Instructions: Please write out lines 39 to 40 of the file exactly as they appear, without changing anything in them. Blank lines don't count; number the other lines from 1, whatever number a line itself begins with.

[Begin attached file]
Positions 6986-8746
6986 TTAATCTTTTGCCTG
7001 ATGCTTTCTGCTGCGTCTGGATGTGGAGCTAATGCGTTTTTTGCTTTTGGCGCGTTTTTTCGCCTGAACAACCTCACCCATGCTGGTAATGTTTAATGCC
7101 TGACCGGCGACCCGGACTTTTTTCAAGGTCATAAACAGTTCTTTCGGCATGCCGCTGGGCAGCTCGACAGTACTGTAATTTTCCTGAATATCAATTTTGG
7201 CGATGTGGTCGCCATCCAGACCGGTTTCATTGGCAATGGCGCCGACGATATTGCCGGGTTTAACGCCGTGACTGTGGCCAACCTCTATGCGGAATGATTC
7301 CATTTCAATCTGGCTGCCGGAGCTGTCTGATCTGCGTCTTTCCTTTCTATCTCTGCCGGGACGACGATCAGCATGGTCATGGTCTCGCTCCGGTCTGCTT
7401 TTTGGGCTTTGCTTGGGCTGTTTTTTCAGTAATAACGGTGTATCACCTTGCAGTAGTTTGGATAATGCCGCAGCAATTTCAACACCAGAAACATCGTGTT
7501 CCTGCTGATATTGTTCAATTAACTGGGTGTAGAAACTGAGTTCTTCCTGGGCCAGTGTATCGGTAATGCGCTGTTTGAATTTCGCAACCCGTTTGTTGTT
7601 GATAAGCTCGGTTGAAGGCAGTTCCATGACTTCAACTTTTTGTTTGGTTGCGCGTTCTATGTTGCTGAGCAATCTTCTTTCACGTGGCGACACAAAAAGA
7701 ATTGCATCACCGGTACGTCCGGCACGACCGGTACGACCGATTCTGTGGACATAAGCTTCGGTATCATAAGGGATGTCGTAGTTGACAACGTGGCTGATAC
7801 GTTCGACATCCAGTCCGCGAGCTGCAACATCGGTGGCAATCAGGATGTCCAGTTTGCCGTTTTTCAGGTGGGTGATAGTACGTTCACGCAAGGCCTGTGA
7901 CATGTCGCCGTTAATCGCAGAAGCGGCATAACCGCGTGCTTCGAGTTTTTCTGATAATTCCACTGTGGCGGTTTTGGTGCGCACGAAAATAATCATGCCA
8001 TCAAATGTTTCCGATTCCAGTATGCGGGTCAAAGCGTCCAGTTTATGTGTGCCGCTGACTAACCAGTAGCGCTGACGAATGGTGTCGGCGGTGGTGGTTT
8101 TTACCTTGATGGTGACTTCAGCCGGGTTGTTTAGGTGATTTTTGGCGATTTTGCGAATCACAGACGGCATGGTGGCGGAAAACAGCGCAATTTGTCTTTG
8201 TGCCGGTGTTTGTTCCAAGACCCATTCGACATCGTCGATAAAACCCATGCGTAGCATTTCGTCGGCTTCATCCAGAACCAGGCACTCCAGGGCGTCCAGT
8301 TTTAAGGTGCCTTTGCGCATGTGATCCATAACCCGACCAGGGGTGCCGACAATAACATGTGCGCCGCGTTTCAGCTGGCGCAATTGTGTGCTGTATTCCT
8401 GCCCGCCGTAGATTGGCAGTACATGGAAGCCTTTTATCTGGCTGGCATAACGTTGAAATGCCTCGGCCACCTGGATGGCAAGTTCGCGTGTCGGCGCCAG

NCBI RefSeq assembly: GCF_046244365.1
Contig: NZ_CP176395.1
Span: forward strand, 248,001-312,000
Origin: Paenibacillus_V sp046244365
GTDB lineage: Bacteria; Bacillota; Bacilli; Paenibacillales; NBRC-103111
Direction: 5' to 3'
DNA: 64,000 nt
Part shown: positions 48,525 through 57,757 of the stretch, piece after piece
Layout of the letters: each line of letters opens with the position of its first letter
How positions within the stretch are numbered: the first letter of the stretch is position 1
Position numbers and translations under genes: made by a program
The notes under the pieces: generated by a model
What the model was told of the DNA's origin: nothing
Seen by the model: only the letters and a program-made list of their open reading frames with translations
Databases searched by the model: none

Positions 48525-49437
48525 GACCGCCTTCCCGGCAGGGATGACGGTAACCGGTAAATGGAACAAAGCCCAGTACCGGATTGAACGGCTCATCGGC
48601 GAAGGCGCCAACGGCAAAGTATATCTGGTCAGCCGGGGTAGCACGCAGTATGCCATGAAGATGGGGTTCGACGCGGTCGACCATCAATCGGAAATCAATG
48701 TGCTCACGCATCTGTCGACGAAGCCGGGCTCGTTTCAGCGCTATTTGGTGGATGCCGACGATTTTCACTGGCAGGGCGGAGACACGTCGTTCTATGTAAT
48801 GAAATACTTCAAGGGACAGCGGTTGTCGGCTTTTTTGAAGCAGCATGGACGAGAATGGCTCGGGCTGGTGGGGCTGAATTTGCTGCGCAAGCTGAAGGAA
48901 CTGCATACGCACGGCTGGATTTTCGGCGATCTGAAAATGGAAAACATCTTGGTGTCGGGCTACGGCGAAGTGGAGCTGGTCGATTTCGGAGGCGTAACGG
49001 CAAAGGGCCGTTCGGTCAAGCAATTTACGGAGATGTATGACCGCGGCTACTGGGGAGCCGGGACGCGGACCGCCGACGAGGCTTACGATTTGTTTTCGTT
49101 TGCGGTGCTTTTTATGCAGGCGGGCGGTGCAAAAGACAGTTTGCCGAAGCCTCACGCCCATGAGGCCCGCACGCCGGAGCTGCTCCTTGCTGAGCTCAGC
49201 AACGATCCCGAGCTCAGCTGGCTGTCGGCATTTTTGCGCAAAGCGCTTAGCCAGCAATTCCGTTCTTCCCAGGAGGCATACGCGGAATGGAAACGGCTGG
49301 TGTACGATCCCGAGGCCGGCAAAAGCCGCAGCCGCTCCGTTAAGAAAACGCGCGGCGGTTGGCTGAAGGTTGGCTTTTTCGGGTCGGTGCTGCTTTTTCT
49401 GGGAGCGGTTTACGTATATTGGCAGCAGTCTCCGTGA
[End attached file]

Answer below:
49001 CAAAGGGCCGTTCGGTCAAGCAATTTACGGAGATGTATGACCGCGGCTACTGGGGAGCCGGGACGCGGACCGCCGACGAGGCTTACGATTTGTTTTCGTT
49101 TGCGGTGCTTTTTATGCAGGCGGGCGGTGCAAAAGACAGTTTGCCGAAGCCTCACGCCCATGAGGCCCGCACGCCGGAGCTGCTCCTTGCTGAGCTCAGC